The first day of public iPad use showed strong consumer interest in content-related apps for the tablet device. Among the top 10 free downloads were apps for iBooks, Netflix, ABC Player, Weatherbug, Weather Channel, The Wall Street Journal, NYT Editors' Choice and NPR. In contrast, among the current top 10 apps for the iPhone, eight were game or entertainment related. According to the Poynter Institute, among paid iPad apps, only one media offering made the grade: Time Magazine's April 12 issue (on Steve Jobs and the iPad), which sells for $4.99. On the iPhone, the only comparison is the recently price-reduced WolframAlpha app which came in at number two, though it is a reference tool, not a news app. It's too soon to tell but it's not going to be so easy to sell iPad issues for the same price charged for print, it seems. And understandably so!
Anyway, another popular tablet edition over the past weekend was Popular Science magazine's (also priced at $4.99, but already lots of complaints from users that it's too high). The thousands of iPad applications available so far also include editions from GQ, Outside magazine, USA Today, the New York Times and The Wall Street Journal.
The majority of magazines and newspapers for the iPad are downloaded through iTunes and more than 125 million iTunes account holders can order iPad editions of their favorite magazine or paper with just a few taps on a screen, instead of pulling out their credit cards and signing into multiple web accounts. But even as they polish up their iPad offerings, some publishers have been trying to band together to create their own payment systems and strategies to circumvent iTunes' grip on sales of digital content. Is it worth sacrificing the seamless iTunes payment system to gather data about a relatively small number of early iPad magazine buyers though? Clearly, not all publishers feel the same about this. But when Josh Quittner, editor-at-large for Time magazine asked Steve Jobs how much subscriber data Apple would permit magazines on the iPad, Mr. Jobs reportedly just responsed "some".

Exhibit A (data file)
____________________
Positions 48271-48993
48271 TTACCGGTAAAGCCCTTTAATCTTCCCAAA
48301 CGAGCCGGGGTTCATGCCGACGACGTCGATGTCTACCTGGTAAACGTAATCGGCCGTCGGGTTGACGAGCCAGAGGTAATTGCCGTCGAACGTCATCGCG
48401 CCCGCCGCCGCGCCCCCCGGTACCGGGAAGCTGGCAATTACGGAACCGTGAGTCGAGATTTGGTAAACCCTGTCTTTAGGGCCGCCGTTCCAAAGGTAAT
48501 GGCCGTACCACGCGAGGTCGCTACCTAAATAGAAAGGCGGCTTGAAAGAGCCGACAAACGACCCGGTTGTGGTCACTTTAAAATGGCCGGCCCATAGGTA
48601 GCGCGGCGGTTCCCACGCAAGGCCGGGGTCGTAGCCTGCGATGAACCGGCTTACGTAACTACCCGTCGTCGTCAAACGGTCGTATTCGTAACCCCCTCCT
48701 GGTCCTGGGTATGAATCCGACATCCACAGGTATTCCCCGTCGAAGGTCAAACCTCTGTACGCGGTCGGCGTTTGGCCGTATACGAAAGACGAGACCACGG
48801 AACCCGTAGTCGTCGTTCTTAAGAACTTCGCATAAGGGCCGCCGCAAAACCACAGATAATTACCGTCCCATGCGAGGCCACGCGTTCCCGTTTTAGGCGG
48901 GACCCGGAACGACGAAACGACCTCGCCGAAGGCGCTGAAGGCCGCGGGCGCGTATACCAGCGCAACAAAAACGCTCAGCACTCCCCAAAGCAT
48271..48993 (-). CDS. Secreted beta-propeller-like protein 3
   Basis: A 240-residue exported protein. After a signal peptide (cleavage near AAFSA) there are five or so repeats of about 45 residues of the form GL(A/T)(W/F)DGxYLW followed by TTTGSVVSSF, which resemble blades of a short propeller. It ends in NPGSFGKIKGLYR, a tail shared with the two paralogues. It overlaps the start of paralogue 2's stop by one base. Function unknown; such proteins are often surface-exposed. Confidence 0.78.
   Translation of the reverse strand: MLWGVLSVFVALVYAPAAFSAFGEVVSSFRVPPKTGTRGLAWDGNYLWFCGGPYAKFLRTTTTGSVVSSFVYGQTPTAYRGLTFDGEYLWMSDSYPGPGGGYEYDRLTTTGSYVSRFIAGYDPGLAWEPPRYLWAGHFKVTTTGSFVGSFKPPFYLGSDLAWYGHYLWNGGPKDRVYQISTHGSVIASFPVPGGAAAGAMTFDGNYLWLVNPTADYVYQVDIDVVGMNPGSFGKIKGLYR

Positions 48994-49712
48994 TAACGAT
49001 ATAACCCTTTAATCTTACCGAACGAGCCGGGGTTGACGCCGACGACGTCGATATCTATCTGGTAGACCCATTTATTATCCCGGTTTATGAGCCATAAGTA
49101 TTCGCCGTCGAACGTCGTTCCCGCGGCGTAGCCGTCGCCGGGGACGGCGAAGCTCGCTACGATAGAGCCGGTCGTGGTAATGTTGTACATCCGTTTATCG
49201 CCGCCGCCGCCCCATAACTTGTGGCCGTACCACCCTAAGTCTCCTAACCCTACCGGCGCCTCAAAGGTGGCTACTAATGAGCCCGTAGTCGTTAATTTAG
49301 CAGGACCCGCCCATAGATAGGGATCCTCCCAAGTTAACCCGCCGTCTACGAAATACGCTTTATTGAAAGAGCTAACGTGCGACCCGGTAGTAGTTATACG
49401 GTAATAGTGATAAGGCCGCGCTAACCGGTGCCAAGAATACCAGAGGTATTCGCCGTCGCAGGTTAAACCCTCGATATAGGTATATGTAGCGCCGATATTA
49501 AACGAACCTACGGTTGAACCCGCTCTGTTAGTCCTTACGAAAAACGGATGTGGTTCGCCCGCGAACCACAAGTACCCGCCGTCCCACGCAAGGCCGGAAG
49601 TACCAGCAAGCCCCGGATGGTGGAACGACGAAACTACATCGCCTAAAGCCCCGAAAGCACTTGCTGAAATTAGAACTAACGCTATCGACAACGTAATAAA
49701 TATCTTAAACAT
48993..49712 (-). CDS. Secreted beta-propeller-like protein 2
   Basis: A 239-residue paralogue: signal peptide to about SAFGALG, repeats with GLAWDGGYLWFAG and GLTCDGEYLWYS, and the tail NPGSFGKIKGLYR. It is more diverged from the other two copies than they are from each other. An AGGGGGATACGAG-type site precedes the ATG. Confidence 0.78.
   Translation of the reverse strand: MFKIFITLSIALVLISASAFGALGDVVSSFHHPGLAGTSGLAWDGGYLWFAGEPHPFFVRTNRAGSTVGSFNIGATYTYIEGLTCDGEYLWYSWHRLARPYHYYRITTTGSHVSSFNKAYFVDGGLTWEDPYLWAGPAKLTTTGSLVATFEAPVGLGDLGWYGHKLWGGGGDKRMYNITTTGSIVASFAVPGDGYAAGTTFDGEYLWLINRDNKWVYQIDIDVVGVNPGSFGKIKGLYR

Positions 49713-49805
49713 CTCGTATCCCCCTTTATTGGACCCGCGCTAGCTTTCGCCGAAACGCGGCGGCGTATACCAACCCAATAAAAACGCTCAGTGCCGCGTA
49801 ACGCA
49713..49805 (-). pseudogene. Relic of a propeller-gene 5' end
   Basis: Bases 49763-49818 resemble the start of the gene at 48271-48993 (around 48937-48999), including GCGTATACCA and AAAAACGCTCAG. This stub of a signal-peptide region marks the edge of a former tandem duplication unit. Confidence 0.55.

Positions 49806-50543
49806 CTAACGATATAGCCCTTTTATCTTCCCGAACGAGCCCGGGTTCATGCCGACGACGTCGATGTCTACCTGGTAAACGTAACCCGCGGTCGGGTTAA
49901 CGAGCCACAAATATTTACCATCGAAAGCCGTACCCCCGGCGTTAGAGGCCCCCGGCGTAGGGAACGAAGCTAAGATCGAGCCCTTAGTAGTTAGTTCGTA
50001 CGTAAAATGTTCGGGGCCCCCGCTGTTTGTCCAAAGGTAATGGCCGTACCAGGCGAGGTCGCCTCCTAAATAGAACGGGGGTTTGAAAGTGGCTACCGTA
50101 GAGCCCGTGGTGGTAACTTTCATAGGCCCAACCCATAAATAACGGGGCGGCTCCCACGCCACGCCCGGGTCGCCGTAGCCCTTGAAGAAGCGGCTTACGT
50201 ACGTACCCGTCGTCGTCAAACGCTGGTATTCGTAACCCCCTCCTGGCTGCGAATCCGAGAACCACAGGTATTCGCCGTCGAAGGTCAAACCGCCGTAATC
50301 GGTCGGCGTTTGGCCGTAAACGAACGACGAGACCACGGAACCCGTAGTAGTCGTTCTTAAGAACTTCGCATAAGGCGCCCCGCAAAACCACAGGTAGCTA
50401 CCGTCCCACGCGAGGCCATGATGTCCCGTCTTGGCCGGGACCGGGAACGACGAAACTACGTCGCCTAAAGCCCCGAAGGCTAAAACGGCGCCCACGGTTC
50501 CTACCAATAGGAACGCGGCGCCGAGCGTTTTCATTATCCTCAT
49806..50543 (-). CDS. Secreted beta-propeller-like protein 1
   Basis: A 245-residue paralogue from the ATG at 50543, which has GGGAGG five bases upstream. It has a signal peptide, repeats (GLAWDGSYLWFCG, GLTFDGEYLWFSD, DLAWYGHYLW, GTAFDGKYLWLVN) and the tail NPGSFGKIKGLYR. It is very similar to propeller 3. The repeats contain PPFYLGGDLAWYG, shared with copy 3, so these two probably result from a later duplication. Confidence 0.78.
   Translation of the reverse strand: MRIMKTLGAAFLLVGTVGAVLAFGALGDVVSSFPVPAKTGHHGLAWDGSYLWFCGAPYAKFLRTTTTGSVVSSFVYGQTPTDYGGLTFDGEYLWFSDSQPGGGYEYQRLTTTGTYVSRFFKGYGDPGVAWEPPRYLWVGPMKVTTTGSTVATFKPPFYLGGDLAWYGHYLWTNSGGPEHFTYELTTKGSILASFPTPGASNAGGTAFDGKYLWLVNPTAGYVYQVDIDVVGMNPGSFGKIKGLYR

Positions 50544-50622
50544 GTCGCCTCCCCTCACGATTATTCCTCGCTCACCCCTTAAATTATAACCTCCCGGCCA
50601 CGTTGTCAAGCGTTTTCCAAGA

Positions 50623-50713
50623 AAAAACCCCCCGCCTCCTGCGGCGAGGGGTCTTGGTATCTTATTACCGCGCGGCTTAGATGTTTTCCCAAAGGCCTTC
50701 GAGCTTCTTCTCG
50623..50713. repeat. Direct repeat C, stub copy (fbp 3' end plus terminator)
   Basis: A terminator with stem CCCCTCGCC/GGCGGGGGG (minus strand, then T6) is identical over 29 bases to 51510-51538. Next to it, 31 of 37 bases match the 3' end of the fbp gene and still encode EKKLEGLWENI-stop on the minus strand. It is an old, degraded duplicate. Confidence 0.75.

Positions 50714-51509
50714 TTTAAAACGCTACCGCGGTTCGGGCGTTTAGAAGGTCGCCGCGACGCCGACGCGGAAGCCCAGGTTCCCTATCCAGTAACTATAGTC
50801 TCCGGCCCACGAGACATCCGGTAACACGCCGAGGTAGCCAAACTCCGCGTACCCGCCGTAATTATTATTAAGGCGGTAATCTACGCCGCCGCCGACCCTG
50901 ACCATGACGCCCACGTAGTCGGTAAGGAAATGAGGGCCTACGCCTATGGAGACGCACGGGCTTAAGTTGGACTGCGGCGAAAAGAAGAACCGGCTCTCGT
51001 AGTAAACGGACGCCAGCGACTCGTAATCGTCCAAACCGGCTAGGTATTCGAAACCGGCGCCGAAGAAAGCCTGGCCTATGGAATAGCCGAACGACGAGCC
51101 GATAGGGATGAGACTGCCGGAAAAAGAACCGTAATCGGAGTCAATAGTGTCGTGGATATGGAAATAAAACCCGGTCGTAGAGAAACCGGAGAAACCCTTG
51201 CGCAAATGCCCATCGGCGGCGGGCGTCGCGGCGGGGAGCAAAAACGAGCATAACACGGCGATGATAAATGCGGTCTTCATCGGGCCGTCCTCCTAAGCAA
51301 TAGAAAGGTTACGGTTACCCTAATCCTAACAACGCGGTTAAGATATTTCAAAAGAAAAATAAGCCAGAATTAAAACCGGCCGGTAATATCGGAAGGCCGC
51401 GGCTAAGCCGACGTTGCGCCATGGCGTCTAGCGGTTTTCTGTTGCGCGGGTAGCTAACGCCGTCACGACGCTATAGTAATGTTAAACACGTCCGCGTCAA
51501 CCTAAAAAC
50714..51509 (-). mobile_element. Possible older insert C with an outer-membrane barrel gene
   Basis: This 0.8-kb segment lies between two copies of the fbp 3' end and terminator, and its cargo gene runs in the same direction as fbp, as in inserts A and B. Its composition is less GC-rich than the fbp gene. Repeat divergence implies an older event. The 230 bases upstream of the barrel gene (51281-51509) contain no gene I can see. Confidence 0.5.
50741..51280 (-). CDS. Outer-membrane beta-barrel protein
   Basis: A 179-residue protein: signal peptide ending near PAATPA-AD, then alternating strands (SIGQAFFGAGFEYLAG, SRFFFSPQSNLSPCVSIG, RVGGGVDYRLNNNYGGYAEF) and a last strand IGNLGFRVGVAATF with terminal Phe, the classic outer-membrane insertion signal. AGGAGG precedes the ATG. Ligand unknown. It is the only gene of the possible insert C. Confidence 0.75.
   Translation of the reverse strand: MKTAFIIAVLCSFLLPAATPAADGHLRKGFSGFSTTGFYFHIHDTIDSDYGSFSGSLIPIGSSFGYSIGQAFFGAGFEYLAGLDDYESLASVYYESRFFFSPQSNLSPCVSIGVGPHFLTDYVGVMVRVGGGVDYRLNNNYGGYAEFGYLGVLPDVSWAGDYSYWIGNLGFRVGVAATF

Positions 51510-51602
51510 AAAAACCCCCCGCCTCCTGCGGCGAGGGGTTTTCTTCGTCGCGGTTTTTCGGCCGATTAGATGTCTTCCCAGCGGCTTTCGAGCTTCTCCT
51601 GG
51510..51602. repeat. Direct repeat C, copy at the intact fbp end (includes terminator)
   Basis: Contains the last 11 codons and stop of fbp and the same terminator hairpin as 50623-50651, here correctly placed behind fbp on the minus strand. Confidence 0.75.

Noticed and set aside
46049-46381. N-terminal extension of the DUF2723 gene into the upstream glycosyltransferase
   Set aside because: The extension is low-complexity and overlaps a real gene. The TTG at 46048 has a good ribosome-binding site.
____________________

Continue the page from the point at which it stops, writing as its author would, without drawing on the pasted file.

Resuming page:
Now one can understand why the four biggest American magazine publishers and Murdoch's News Corp. got tgether last Fall to start Next Issue Media. Former Time Inc. senior executive, John Squires, now Managing Director of Next Issue Media, told the WSJ that the company was formed so that the newspaper and magazine businesses don't turn out like the music business, where Apple has come to dominate distribution and sales. Its purpose is to create a digital storefront, package subscriptions and standard content templates for newspapers and magazines to be read on the iPad and other tablet devices.
In the meantime, there are few other alternatives. However, Sporting News, which is selling subscriptions for the iPhone and iPad through Zinio, which converts print publications for reading on digital devices. Zinio is currently offering about 2 400 publications for sale to be read on the iPad, through its own accounts to circumvent iTunes. Zinio shares information on subscribers and splits revenue with the magazine publishers. Newspapers such as The Wall Street Journal and the Financial Times use their own subscription accounts for their iPad versions, so they keep all revenue and customer information. Amazon.com also sells books on the iPhone and iPad through its own system rather than iTunes.